As the beats kick on and the slick, sleek pulses high-five you all the way down the street, we're reduced to reflecting again on the fact that we don't have the critical vocabulary to explain quite why these songs drill so deep into our hearts, and we're reminded of those conversations with people at work about art, where they start from a position that Rothko is "rubbish", or Twombly is "rubbish"- just as our friends did, 25 years ago, when excoriating the likes of Bubblegum Splash!, tho' they'll be eating their words when "Plastic Smile At Yeovil Junction" transfers to Broadway - and we struggle gamefully to find words to explain why that's not how we feel about those artists, only to end up resorting to platitudes that don't properly elucidate our thoughts at all, or asking said colleague to name an artist that they actually do like, all the while moving further and further from the *point* of it all... and they say "oh, but I could paint that", to which we want to say "no, you couldn't" and "even if you could, so what ?" but by then you're really only in the realm of playground namecalling, and that's to be resisted at all costs...
And the thing is, "Function" and "Disfunction" build the tension perfectly - the former in particular is the expected hulking mass of minimal brilliance - but it's the remix that kills us, a track so elegantly contrived, by the framer of the stonking "Upside Down", that we wish that it, too, could be hung on an art gallery wall for admirers and besmirchers alike to debate; that it could be used to generate heat and light, acrimony and fury about *art*; that it could help distract us all from the various mendacities and mundanities of modern life, just as the Tate Modern's Rothko and Twombly exhibitions did.
Oh, and we've come up with an addendum to our reasons for clasping techno to our hearts, one that goes beyond our past splurgings about it replicating the human heartbeat, or how it kyboshes those groundless assumptions about what music can and can't be truly rewarding.
It's this: the refreshing realisation that, for the most part, we simply have *no idea* what any of these artists look like, whether they're old or young, black or white, what clothes they wear; we have not the first *clue* as to their cliques or circles or affiliations. The fact that when it comes to these records,we're unencumbered by our usual baggage of how we grew up with x or doted on y or once bought a pint for z. Should Sven or Michael or Ryuji ever play live on our street, we won't be equipped to make any sarky remarks about their looks or their politics or their public image or their past: the only conversation we'll be able to strike up with their devotees will be all about the music. We're looking forward to it already.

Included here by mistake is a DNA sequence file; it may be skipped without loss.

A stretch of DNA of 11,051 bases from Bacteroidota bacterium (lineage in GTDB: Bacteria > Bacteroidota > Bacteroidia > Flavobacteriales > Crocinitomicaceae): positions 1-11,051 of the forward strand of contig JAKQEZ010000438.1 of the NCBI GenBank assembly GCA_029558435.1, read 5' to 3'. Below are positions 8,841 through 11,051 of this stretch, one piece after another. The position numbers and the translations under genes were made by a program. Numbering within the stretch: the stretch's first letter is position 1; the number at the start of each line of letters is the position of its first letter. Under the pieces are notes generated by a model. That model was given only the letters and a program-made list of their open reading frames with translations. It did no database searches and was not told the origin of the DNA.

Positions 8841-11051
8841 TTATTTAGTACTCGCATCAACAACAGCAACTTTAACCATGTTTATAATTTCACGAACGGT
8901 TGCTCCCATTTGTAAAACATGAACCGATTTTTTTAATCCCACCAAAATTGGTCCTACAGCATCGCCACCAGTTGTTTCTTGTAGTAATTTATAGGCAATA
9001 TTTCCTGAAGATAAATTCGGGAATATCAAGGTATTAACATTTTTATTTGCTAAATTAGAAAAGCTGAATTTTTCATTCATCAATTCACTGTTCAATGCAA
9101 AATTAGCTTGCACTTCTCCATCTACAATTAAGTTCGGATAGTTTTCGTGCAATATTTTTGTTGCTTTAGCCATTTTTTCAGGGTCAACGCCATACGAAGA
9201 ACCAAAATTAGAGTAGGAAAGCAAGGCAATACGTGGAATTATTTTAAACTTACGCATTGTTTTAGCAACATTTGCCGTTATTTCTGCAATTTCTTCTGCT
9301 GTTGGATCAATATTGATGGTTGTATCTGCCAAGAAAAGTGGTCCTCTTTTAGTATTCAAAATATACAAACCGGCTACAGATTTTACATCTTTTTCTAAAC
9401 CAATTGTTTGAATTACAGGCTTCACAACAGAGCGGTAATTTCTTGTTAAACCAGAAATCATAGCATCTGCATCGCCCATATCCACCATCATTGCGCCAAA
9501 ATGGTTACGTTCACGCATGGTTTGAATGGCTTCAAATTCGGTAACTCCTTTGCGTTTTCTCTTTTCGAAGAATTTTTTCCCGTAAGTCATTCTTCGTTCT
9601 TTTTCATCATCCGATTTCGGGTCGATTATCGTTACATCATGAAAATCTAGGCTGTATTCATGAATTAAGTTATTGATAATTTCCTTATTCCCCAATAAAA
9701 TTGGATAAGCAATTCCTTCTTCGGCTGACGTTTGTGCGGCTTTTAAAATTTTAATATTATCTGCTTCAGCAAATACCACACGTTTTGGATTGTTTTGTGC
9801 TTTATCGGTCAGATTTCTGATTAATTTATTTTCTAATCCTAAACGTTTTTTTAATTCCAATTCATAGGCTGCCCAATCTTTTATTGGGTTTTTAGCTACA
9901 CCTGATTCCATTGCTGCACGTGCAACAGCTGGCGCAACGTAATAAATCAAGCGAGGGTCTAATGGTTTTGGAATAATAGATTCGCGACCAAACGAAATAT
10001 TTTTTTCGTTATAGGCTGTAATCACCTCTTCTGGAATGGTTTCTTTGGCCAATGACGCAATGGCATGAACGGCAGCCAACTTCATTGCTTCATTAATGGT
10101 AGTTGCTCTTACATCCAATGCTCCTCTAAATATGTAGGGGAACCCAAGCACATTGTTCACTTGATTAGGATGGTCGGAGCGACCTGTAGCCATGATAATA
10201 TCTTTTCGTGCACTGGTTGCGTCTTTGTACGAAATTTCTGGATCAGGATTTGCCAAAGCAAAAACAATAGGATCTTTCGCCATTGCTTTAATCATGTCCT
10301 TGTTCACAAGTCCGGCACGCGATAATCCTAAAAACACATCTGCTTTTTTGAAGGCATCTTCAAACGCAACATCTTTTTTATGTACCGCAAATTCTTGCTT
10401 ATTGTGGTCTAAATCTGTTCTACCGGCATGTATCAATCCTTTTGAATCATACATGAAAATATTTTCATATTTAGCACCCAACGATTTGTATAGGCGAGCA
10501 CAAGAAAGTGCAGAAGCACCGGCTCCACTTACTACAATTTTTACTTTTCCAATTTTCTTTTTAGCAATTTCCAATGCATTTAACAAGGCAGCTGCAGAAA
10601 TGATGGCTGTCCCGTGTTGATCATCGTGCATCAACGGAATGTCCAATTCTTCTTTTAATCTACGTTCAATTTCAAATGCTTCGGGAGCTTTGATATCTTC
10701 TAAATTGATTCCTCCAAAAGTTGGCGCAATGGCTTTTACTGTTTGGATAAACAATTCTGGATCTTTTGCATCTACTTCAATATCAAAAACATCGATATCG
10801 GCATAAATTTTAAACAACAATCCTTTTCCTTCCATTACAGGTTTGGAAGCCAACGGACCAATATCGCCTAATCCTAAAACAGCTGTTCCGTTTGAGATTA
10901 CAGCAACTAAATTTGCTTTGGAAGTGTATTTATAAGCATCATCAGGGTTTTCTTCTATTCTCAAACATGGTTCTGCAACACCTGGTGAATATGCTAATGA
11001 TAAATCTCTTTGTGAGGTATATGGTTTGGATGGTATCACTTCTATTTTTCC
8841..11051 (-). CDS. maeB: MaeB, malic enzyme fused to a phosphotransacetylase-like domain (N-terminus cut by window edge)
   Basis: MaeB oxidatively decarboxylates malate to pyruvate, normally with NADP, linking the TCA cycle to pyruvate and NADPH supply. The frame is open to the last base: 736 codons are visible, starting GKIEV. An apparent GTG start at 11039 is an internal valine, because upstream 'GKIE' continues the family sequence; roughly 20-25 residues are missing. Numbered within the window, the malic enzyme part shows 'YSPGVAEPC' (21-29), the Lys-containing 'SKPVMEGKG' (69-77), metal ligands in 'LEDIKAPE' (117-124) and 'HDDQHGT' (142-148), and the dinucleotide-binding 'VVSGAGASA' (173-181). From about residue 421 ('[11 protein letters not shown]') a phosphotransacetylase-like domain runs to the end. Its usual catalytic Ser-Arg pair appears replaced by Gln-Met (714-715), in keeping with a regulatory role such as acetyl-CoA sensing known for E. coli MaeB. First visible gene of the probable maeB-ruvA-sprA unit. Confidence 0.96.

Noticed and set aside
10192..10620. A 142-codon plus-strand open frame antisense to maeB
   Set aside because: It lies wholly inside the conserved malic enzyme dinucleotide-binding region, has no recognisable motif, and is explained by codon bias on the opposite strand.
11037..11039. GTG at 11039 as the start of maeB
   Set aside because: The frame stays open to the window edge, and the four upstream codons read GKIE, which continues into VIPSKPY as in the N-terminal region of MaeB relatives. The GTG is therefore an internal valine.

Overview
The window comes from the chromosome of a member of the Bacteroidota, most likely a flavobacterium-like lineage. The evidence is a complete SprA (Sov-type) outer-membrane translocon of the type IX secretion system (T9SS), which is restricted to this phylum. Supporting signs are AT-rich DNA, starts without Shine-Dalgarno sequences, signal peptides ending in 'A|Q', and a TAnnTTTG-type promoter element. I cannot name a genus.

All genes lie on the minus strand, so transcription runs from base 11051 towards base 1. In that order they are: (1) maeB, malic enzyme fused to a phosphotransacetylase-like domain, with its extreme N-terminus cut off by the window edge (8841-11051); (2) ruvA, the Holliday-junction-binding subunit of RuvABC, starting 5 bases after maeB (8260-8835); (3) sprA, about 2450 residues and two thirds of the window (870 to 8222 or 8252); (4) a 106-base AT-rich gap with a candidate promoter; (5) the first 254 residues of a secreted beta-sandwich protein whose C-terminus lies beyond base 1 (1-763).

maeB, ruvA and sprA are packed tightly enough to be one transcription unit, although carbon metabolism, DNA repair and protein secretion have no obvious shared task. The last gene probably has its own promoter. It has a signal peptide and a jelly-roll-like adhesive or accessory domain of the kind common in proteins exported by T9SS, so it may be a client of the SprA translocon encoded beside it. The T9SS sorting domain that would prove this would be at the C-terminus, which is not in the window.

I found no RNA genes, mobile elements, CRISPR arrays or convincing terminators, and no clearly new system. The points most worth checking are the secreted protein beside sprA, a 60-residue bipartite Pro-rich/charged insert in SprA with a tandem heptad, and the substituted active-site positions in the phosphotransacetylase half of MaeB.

Friday, November 09, 2012

September Girls "Wanting More" (Matinée Recordings): The Spook School "Here We Go" (Cloudberry Records)
All those artists that we've loved for the last 25 years or so are all very well, are really very well, but given that no less than *nine* of our last ten posts have laboured our collective century and a half of full-on amour for
the Wake, Andrew Jarrett, Julian Henry, Fletcher & Pursey, the Sugargliders and Public Enemy (well, Public Enemy bar Flavor Flav), perhaps it's time to rep the new school...
But we don't lump these two shiny new 7" singles together merely *because* they're nu-skool, nor because we think they sound particularly alike (they don't), nor because we have any desire to detract from their all-round standalone aceness. It's more that they both prod us toward that same giddy realisation, the one we got from the remarkable recent Hobbes Fanclub platter, that yes, there *are* new bands out there, right now, making the kind of music we feared people didn't want to make any more... and they remind us that as well as our old heroes, we should all crave and covet new heroes too, else life would becomes barely more than a procession of shuffling nostalgia, en route to the inevitable zimmer frame.
So. While there's a surfeit of spiky garage-pop doing the rounds at the mo, Dubliners September Girls pretty much slay all opposition with their three track 7", "Wanting More". It's a perfect rush-hour blur of motor city soul and modern pop noise, topped with swirling keyboards and draped louchely in the reverb that is so de rigeur right now: it just *tugs* at our heartstrings, the same heartstrings once plucked by kindred spirit supernovae like Slumber Party or the Aislers' Set. In a sense, the five-piece take their cue from the Jesus and Mary Chain's thrilling subversion of the language of pop: these are flames of romance soundtracked by a fuzzing throb, undercurrents of longing hiding beneath frissons of feedback.